Oct 1 (Reuters) - Asian shares posted their first monthly gain in three months in September as a softening of U.S.-China trade tensions and major central banks' monetary easing measures averted fears about a global recession and lifted riskier assets such as Asian shares.
The MSCI's broadest index of Asia-Pacific shares gained 2.13% in September after two successive months of decline. However, the index shed 2.29% for the quarter.
Last month, the United States and China agreed to hold high-level trade talks in early October, raising hopes that the two top global economies can de-escalate the tariff spat before it inflicts further damage on the global economy.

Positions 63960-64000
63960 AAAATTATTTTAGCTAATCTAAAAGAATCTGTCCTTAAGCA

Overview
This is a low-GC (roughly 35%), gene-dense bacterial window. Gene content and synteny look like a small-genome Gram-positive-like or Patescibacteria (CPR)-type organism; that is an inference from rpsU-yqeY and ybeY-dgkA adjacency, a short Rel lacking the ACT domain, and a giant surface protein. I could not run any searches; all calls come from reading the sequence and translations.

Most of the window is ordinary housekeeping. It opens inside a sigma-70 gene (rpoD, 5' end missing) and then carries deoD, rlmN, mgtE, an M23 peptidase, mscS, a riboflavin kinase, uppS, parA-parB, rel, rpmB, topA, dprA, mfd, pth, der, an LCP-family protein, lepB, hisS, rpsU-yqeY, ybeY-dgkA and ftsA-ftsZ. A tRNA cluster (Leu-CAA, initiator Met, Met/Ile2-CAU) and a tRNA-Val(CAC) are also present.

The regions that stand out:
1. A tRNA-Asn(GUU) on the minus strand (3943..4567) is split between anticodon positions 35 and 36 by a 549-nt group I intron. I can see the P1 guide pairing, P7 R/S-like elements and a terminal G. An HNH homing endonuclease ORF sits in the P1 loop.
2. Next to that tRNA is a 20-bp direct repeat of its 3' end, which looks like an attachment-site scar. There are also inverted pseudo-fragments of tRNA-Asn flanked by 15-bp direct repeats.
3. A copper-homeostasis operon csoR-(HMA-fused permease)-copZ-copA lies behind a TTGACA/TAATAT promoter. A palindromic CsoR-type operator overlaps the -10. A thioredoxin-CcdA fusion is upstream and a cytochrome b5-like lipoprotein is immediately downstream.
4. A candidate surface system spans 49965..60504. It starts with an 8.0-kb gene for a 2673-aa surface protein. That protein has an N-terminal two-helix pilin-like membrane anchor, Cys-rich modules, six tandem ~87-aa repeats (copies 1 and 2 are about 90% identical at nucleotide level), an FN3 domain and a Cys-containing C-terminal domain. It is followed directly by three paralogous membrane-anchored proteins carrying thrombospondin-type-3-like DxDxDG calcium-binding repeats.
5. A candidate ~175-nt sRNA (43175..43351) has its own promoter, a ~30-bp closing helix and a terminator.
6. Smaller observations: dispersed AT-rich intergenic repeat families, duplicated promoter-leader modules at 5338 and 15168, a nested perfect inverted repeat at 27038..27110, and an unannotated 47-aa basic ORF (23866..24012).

The U.S. Federal Reserve cut its policy rate for the second time this year, while the European Central Bank (ECB) also cut rates deeper into negative territory to revive an ailing euro zone economy.
In September, equities markets in Japan, South Korea and India were the best performers in the region, with each gaining over 4% for the month.
The losses were led by Indonesia and Philippines , both losing about 2.5% each.
(Reporting by Gaurav Dogra and Patturaja Murugaboopathy Bengaluru; Editing by Chizu Nomiyama)